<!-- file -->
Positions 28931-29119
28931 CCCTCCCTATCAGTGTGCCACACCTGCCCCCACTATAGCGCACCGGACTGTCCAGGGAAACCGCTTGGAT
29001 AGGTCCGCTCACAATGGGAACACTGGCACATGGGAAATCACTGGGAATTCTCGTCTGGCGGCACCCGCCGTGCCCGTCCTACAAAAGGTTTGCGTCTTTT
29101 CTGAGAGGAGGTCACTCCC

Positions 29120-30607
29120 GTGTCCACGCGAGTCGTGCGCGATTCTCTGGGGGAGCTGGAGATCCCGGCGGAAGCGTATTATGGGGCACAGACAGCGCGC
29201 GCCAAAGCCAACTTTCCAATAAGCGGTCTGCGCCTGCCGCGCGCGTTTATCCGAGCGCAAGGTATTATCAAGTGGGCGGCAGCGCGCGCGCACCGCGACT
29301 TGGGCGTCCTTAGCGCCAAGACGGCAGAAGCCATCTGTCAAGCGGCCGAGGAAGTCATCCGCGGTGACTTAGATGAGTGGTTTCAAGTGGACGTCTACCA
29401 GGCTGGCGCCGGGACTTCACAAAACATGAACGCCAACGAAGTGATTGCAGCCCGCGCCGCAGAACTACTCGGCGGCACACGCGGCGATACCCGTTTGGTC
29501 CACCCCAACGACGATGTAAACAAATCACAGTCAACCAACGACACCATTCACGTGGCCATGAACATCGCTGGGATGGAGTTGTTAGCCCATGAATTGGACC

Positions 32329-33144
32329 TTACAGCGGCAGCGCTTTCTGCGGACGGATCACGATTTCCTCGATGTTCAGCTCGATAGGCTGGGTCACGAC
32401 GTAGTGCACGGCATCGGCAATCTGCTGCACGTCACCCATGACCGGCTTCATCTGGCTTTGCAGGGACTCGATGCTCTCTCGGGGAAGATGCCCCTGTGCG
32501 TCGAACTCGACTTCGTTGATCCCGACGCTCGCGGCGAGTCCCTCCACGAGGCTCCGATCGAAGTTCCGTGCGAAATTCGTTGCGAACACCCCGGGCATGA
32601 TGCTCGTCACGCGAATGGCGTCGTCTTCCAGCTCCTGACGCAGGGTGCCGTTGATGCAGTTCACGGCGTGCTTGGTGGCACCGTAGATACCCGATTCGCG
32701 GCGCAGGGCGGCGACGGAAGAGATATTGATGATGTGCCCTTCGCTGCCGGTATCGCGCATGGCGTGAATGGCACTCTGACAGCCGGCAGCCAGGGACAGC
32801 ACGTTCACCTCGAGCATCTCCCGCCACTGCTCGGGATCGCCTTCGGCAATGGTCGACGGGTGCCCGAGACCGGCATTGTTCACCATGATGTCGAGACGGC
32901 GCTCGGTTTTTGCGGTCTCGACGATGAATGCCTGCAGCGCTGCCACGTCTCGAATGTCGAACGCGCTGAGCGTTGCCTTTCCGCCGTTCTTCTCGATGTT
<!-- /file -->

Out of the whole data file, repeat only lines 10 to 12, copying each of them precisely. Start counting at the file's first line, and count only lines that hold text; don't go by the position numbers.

29501 CACCCCAACGACGATGTAAACAAATCACAGTCAACCAACGACACCATTCACGTGGCCATGAACATCGCTGGGATGGAGTTGTTAGCCCATGAATTGGACC

Positions 32329-33144
32329 TTACAGCGGCAGCGCTTTCTGCGGACGGATCACGATTTCCTCGATGTTCAGCTCGATAGGCTGGGTCACGAC